Learning to Recognize Intervals | Easy Ear Training
Pitch and Harmony: Recognise Intervals

Let’s continue with our approach to ear training by learning to recognize intervals. So far you can sing and identify different scales, and have developed some familiarity with solfege. Now we can start to study interval recognition. This will be a brief but thorough tutorial. For more detail see our full guide on how to learn interval recognition.

Remember that a musical interval measures the distance between any two pitches, identifying both its size and quality. In this tutorial we will be working with intervals up to the fifth, and introduce the remaining ones.

Recognize Intervals: Major and Minor Thirds

We will begin with recognising major thirds. As you discovered at the end of the previous article, you can already produce a major third if you can sing a major scale. To review, the first and third scale degree of a major scale produces a major third. If you use solfege, the syllables are do and mi.

First, give yourself a starting pitch and sing: do re mi, the first three scale degrees of a major scale. Now sing the re silently: do (re) mi. Now just the major third: do mi. You can now sing the interval of a major third, and have a pretty good idea as to its sound quality.

The following exercise for learning to recognize intervals has five melodic major thirds. Play the whole example, first listening to the interval then singing in back in time. There will be a pause after each interval:

The next exercise uses the same five starting pitches as above, but now you should produce the interval yourself. Play the first note, sing it back, then immediately sing a major third above. You may wish to stop the player after each pitch sounds:

Tip: You can save the audio tracks to use on your computer or MP3-player, to practice with them whenever you like! If the audio players have an animated display, you can click the ‘download’ link to get the MP3. If not, right-click the link and choose ‘Save As…’ to save the MP3 to your computer.

You can practice recognizing intervals of a major third at your instrument as well using a similar process. Play random major thirds and sing them back. Try four or five at a time. Then play a random pitch, singing it back and a major third above it.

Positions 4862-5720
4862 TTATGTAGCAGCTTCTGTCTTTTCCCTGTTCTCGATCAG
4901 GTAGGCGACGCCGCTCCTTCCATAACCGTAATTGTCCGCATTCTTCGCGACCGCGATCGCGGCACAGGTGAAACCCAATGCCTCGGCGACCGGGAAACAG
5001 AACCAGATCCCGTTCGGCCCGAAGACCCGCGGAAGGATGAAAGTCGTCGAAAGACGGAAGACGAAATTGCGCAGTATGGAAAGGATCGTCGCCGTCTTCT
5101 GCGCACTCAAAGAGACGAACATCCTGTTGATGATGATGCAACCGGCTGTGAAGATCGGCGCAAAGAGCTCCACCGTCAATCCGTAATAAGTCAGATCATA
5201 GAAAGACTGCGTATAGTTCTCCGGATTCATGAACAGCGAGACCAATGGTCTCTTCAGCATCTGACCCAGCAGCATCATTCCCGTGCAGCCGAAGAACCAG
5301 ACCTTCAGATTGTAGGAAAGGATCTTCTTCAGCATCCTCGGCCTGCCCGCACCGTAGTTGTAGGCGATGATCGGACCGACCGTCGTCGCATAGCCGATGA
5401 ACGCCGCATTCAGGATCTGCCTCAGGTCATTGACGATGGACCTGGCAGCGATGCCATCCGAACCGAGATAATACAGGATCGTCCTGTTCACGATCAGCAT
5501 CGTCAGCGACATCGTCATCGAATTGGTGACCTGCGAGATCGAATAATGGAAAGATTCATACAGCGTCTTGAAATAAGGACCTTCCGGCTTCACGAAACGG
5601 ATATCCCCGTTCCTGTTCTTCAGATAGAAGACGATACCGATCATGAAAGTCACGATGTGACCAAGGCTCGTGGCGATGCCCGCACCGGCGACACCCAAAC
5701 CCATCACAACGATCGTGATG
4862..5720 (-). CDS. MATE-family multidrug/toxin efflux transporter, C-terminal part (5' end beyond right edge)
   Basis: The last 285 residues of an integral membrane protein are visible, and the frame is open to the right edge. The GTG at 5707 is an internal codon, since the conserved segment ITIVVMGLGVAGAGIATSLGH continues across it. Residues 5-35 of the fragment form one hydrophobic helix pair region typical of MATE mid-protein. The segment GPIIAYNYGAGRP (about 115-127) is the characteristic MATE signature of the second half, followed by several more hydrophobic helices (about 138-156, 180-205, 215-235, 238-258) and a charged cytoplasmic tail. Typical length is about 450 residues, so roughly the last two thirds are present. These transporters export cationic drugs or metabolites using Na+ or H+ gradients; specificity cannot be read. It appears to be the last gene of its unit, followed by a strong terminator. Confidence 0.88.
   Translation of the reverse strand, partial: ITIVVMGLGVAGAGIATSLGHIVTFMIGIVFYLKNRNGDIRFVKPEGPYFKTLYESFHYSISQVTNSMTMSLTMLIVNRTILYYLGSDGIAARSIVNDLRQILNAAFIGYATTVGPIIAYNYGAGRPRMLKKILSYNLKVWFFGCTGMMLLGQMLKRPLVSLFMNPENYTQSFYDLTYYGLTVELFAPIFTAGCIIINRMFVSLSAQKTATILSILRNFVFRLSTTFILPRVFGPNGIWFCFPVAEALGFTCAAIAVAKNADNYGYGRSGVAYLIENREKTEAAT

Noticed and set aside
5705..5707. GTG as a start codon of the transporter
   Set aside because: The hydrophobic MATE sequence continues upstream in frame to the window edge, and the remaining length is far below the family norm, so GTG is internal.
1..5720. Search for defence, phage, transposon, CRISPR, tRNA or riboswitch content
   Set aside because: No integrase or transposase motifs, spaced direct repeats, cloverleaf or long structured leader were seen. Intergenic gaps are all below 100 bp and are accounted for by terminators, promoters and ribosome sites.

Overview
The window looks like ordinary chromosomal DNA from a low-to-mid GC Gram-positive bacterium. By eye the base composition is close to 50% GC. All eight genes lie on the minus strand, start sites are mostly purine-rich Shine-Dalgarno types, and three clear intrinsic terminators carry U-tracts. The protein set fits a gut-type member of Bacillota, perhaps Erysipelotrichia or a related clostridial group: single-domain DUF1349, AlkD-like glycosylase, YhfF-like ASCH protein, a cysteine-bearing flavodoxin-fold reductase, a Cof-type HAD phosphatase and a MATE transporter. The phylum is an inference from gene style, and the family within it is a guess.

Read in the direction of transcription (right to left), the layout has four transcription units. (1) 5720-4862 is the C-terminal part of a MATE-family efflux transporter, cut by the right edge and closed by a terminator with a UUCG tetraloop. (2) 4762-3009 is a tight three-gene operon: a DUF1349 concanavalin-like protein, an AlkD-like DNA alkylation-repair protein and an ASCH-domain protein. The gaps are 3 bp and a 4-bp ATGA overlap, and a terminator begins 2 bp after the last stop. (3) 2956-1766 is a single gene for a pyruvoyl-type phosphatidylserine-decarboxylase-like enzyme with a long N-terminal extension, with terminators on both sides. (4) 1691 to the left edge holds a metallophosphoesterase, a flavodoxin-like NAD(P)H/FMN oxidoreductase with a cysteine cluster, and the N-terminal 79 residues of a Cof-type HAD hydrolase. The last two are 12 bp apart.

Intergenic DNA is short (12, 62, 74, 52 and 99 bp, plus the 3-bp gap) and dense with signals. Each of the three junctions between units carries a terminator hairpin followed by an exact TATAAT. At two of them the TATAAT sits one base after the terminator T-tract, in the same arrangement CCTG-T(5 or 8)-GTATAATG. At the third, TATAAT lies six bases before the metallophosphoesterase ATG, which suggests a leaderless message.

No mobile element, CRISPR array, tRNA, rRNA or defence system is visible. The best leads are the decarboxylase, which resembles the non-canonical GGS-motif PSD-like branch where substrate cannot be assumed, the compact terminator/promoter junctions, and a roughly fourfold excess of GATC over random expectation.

Now we will begin to work with minor thirds. If you can sing a minor scale, you can already sing a minor third: its made up of the first and third scale degrees. The solfege is la do. We will approach this interval the same way as we did with major thirds. Give yourself a starting pitch, and sing the first three pitches of a minor scale: la ti do. Now sing the ti silently: la (ti) do. Now the minor third: la do.

The next two exercises are similar to the previous ones. Sing back each minor third after you hear it:

Now match the given pitch and sing a minor third above it:

As before you should applying the above techniques at your instrument to help you recognize intervals by ear. At this point you should be practicing both major and minor thirds, as well as your scales.

If you have made it this far, its time to test your skills. The following excerpt has six melodic intervals, three major thirds, and three minor ones. Sing back each interval and try to identify its quality:

Recognize Intervals: Major and Minor Seconds

Once you are relatively comfortable with thirds, add in both major and minor seconds to your practice. You can sing major seconds with the syllables do re, the first two scale degrees of a major scale. Go ahead and practice major seconds at your instrument as we did with thirds, first playing and singing back the interval, then sing it given a starting pitch.

Minor seconds are the smallest interval, next to the unison. The syllables ti do work for this interval, the leading note to tonic in a major scale. Give yourself a starting pitch and sing a major scale. Then sing just the leading tone to the tonic, paying attention to its sound quality.